The Lebesgue Measurability of Intervals

# The Lebesgue Measurability of Intervals

Recall from The Union of a Countable Collection of Lebesgue Measurable Sets is Lebesgue Measurable page that the set of all Lebesgue measurable sets is a $\sigma$-algebra. This means that:

**1.**For any sequence $(A_n)_{n=1}^{\infty}$ of Lebesgue measurable sets we have that $\displaystyle{\bigcup_{n=1}^{\infty} A_n}$ is Lebesgue measurable.

**2.**For all Lebesgue measurable sets $A$ we have that $A^c$ is Lebesgue measurable.

We use this fact to prove that every interval is Lebesgue measurable.

Theorem 1: Every interval $I \subseteq \mathcal P(\mathbb{R})$ is Lebesgue measurable. |

**Proof:**We break this theorem up into cases.

**Case 1 (Intervals of the form $(a, \infty)$):**Let $A \in \mathcal P(\mathbb{R})$.

- If $m^*(A) = \infty$ then trivially $\infty = m^*(A) \geq m^*(A \cap I) + m^*(A \cap I^c)$.

- So, assume that $m^*(A) < \infty$. Let $\epsilon > 0$ be given. Since $\displaystyle{m^*(A) = \inf \left \{ \sum_{n \in \mathbb{N}} l(I_n) : A \subseteq \bigcup_{n \in \mathbb{N}} I_n \: \mathrm{and} \: \{ I_n = (a_n, b_n) : n \in \mathbb{N} \} \right \}}$, by the properties of infimum, there exists an open interval cover $(I_n)_{n=1}^{\infty}$ such that:

\begin{align} \quad \sum_{n=1}^{\infty} l(I_n) \leq m^*(A) + \epsilon \end{align}

- For each $n \in \mathbb{N}$ define $I_n' = I \cap I_n$ and $I_n'' = I^c \cap I_n$. Notice that each $I_n'$ and $I_n''$ are either intervals or the emptyset and that:

\begin{align} \quad l(I_n) = l(I_n') + l(I_n'') = m^*(I_n') + m^*(I_n'') \end{align}

- Hence:

\begin{align} \quad \sum_{n=1}^{\infty} m^*(I_n') + \sum_{n=1}^{\infty} m^*(I_n'') \leq m^*(A) + \epsilon \end{align}

- Now notice that:

\begin{align} \quad A \cap I \subseteq \bigcup_{n=1}^{\infty} I_n' \quad \mathrm{and} \quad A \cap I^c \subseteq \bigcup_{n=1}^{\infty} I_n'' \end{align}

- This implies that:

\begin{align} \quad m^*(A \cap I) \leq m^* \left ( \bigcup_{n=1}^{\infty} I_n' \right ) \quad \mathrm{and} \quad m^*(A \cap I^c) \leq m^* \left ( \bigcup_{n=1}^{\infty} I_n'' \right ) \end{align}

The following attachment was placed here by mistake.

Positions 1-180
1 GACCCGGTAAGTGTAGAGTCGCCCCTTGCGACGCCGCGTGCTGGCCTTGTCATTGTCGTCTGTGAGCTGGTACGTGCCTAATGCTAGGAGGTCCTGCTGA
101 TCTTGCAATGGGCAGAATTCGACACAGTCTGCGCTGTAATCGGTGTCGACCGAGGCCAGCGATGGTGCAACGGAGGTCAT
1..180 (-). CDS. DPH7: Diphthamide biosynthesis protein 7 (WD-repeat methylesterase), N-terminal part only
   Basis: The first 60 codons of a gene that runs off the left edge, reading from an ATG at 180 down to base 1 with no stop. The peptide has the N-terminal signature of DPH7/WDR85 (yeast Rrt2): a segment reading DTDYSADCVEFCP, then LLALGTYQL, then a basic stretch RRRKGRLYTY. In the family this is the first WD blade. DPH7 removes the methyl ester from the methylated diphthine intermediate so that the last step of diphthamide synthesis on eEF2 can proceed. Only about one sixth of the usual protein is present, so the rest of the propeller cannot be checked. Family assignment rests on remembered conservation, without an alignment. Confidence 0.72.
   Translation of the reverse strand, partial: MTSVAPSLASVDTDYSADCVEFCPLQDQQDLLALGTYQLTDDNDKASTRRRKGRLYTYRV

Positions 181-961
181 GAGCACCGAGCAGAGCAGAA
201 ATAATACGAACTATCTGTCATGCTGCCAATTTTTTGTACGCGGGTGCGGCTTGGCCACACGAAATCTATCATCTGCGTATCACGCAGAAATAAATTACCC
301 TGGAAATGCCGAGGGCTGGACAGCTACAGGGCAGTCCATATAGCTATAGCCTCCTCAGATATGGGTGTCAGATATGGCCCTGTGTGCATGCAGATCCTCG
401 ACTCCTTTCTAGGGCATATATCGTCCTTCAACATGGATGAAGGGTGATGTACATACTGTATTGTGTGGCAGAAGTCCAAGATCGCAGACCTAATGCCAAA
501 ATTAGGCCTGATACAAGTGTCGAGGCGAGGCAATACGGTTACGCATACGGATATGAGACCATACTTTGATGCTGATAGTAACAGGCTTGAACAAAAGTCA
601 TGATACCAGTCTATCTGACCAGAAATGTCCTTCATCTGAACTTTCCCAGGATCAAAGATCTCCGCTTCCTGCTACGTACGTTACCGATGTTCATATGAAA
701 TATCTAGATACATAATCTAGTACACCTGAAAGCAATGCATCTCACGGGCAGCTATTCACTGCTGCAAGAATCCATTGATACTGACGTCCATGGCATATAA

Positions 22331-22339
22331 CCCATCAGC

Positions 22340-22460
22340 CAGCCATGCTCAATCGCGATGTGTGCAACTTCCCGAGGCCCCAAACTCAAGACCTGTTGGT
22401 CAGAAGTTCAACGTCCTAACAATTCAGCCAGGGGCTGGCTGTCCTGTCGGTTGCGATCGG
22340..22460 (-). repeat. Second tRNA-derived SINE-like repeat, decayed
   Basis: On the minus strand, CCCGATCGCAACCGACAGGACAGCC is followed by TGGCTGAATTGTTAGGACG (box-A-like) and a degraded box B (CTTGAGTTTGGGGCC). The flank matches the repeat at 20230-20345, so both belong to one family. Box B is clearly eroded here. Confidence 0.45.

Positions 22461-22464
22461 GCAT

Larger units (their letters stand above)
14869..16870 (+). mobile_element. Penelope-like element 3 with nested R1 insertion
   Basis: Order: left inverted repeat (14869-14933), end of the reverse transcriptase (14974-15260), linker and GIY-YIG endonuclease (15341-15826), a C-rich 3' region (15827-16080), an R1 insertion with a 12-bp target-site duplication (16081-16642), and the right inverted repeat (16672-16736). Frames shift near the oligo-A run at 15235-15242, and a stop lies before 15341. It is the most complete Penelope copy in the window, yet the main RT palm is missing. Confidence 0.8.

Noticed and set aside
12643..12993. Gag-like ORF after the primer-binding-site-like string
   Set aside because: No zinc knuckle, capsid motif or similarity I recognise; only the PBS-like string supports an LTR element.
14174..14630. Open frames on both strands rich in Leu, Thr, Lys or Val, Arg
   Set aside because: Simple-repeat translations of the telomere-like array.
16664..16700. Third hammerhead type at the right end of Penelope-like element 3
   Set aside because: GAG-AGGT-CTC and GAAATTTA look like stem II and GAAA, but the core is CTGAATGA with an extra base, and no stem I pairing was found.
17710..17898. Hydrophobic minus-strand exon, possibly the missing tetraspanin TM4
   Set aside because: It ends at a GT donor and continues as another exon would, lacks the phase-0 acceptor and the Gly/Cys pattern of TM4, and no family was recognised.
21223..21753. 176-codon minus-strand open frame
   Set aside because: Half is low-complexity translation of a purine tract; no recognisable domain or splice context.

- By countable subadditivity of the Lebesgue outer measure we have that:

\begin{align} \quad m^*(A \cap I) \leq \sum_{n=1}^{\infty} m^*(I_n') \quad \mathrm{and} \quad m^*(A \cap I^c) \leq \sum_{n=1}^{\infty} m^*(I_n'') \end{align}

- Therefore $m^*(A \cap I) + m^*(A \cap I^c) < m^*(A) + \epsilon$. Since $\epsilon > 0$ is arbitrary, this implies that $m^*(A) \geq m^*(A \cap I) + m^*(A \cap I^c)$ for all $A \in \mathcal P(\mathbb{R})$. So $I = (a, \infty)$ is Lebesgue measurable.

- For the remaining cases of this theorem we use the fact that the set of Lebesgue measurable sets is a $\sigma$-algebra on $\mathbb{R}$.

**Case 2 (Intervals of the form $(-\infty, a]$):**Since every interval of the form $(a, \infty)$ is Lebesgue measurable, the complement, $(a, \infty)^c = (-\infty, a]$, is Lebesgue measurable.

**Case 3 (Intervals of the form $(-\infty, a)$):**Since every interval of the form $(-\infty, a]$ is Lebesgue measurable, we note that:

\begin{align} \quad (-\infty, a) = \bigcup_{n=1}^{\infty} \left ( -\infty, a - \frac{1}{n} \right ] \end{align}

- A countable union of Lebesgue measurable sets is Lebesgue measurable, so $(-\infty, a)$ is Lebesgue measurable.

**Case 4 (Intervals of the form $[a, \infty)$):**Since every interval of the form $(-\infty, a)$ is Lebesgue measurable, the complement, $(-\infty, a)^c = [a, \infty)$, is Lebesgue measurable.

**Case 5 (Intervals of the form $(a, b)$, $[a, b]$, $[a, b)$, and $(a, b]$):**We have that:

\begin{align} \quad (a, b) &= (-\infty, b) \cap (a, \infty) \\ \quad [a, b] &= (-\infty, b] \cap [a, \infty) \\ \quad [a, b) &= (-\infty, b) \cap [a, \infty) \\ \quad (a, b] &= (-\infty, b] \cap (a, \infty) \end{align}

- The intersection of two Lebesgue measurable sets is Lebesgue measurable, so $(a, b)$, $[a, b]$, $[a, b)$, and $(a, b]$ are all Lebesgue measurable. $\blacksquare$